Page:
Denver is abuzz with speculation about the 2008 elections. Udall, McInnis for Senate? Tancredo for president? With all the announcements and gossip, it’s easy to forget there’s an election going on right now in Colorado’s capitol city – and one that will have a big impact on how Denverites vote in that all-important 2008 election.
The question before voters is whether or not to eliminate the three-member Denver Election Commission and replace it with a single, elected clerk and recorder. Denver City Council voted 7-6 last month to hold the special election now instead of in May. While nearly everyone seems to agree that changes are needed at the DEC, there’s not consensus that abolishing it is the right move. Councilwoman Rosemary Rodriguez and City Auditor are the measure’s strongest backers. Saying it was the best option available, Mayor Hickenlooper gave his guarded support.
Many others, however, are against the move. Some want to retain the three-member DEC, others want it gone but think the hasty special election is not the way to go about it.
The Rocky Mountain News ran an editorial this week supporting the measure, saying a clerk and recorder would be more accountable to the people. The editorial noted the high turnover in the executive directorship of the DEC and stated:
In an office that is growing in complexity thanks to new technologies and increasing mandates from federal and state laws, such churning in management is likely to undermine public confidence in the operations of Denver elections.
Were such a pattern to continue under the supervision of an elected clerk and recorder, the public could demand explanations . . . and know where the buck would stop if the situation did not improve.
The Denver Post editorial board, on the other hand, is against the proposal. In an editorial Tuesday they said they were concerned that this election will be botched, too (it’s being run, of course, by the DEC):
The Denver City Council is trying to restore confidence in the city’s damaged election process, but it’s going about it the wrong way.
The council recently called a snap election to replace the city election commission with an elected clerk and recorder. Mail ballots have been arriving, due to be returned no later than Jan. 30. We believe there hasn’t been time for proper consideration of this issue and urge voters to reject the ballot measure.
But don’t try to check the “no” box. It’s not nearly that simple.
This hastily crafted mail-only ballot was, of course, prepared by the same Denver Election Commission the council wants to replace. The instructions are awkward, the procedure is confusing, and there’s a game of “gotcha” on the matter of postage.
The Post also published guest commentary last week from two perspectives.
City Council members Carol Boigon, Rick Garcia and Rosemary Rodriguez urged voters to approve the measure. They wrote:
Denver’s dilemma is that its Election Commission is an independent agency that answers to no one, won’t take advice and has not been managed well. Denver’s looming crisis is that the city’s voice may be weakened in 2008 unless the election processes are reformed.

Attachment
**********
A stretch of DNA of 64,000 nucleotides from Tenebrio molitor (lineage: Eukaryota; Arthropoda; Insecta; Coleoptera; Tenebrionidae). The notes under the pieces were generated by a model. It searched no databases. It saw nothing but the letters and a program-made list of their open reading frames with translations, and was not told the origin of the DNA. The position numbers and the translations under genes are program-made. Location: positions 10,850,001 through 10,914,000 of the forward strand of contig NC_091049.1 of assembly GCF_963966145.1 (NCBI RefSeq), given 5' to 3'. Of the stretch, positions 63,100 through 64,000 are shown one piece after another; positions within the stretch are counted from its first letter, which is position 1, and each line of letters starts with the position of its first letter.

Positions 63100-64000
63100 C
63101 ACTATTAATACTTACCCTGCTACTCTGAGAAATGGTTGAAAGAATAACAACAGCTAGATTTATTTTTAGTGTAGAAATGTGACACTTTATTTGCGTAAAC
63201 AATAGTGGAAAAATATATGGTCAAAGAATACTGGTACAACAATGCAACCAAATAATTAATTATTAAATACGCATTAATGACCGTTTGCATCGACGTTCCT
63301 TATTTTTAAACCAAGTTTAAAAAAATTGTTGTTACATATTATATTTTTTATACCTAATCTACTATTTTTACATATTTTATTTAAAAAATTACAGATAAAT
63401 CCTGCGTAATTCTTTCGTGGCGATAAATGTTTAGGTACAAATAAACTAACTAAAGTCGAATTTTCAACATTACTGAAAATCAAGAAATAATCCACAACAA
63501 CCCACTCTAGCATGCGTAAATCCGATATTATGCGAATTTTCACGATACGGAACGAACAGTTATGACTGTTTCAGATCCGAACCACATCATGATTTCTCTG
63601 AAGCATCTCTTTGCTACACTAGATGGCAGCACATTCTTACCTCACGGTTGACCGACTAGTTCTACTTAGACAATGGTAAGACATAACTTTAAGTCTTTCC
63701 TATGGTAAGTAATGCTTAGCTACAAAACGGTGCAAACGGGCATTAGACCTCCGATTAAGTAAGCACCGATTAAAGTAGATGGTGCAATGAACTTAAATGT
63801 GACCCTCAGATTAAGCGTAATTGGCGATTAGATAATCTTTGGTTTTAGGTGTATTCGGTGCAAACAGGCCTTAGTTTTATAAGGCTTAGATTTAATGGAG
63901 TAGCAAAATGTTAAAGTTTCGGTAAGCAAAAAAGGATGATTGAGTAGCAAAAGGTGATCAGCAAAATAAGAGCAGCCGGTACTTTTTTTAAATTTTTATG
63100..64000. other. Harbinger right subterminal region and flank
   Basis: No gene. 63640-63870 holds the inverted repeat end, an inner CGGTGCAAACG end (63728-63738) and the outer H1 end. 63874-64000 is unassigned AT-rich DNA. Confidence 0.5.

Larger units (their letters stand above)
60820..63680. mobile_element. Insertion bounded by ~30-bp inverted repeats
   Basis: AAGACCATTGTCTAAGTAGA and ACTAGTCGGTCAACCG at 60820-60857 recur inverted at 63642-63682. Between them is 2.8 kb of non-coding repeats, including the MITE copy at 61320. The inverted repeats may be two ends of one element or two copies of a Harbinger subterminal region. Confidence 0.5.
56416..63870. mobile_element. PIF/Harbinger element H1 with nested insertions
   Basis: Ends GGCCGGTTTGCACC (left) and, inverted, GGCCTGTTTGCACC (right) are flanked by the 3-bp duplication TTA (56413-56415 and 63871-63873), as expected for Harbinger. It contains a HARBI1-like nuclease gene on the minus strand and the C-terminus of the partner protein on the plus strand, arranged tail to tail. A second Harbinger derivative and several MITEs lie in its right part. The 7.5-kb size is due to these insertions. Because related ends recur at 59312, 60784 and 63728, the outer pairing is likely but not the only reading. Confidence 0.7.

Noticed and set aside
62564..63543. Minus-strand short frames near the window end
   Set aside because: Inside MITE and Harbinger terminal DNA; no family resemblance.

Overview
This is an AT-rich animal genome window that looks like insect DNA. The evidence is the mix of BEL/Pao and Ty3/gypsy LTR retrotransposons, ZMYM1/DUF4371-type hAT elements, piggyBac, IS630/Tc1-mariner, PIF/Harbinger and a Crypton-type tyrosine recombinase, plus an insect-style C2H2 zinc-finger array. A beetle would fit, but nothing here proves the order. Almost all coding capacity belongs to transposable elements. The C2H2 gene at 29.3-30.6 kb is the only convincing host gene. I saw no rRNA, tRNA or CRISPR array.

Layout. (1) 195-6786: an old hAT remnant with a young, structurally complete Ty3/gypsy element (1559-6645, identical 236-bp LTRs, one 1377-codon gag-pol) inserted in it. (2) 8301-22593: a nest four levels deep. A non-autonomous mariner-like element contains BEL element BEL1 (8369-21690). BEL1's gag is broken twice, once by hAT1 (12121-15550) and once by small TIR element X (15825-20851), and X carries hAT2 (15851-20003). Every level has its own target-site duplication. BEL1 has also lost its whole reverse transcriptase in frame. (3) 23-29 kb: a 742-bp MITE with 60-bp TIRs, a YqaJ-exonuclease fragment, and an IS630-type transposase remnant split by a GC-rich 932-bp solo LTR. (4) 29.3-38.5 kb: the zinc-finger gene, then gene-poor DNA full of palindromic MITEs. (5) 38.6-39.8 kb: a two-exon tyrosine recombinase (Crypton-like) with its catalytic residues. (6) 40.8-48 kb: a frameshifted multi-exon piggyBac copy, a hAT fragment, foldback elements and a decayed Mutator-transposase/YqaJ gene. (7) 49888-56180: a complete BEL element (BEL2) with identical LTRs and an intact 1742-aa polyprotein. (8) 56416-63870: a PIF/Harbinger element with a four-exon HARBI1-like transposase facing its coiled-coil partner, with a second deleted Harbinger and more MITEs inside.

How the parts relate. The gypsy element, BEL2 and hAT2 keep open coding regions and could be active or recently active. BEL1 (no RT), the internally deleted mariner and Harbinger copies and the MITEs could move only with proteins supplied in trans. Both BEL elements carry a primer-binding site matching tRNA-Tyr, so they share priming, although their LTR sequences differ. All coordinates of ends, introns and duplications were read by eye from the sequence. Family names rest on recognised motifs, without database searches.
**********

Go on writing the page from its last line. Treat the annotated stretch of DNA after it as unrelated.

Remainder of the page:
The mayor, auditor and City Council struggled to find a way to stop another disaster and reached consensus on a proposed charter amendment that would establish an elected clerk and recorder to oversee elections, as is the system in 62 of Colorado’s 64 counties.
Here’s why we believe that charter change is necessary:
Anything that infringes on the right of Denver voters to participate fully in state and national elections is unacceptable. Denver uses a horse- and-buggy election system for an Information Age mission. Modern elections are legally and technically complex, and the job of running them now exceeds the ability of a part-time commission.
Some say the Denver Election Commission’s problems are only technical or staff-driven. That’s true to a point, but the commissioners refused technical help from the city’s IT department and didn’t seek their own help. The report done for the mayor-council post-election investigation described comprehensive failure and a leadership that was “technology adverse.”
An elected clerk will be just another politician, and that might just create new problems for Denver.
Proponents of measure 1A argue that an elected clerk is the only answer, but others – such as the study group convened by Councilwoman Marcia Johnson in 2005 – have recommended managerial, not structural changes.
Even the consultant hired by the city to examine the 2006 election didn’t specifically recommend structural changes.
Hiring experienced and respected election professionals in operational jobs could go a long way toward solving our problems.
Don’t waste the Denver Election Commission in this hasty election. Vote “no” on Referendum lA.
Tyler, by the way, has challenged Hickenlooper to a debate on the issue.
“The mayor has vowed to make Denver a model for smooth elections,” she said. “But he’s taking us in the opposite direction with this proposed charter change. The voters deserve to hear his argument, and mine.”
As mentioned, Hickenlooper has not been one of the measure’s vocal supporters.
“Even though I don’t think it’s the perfect solution, I am going to support it,” he has said.
Ballots are arriving now for registered voters in Denver. (Look here for more information)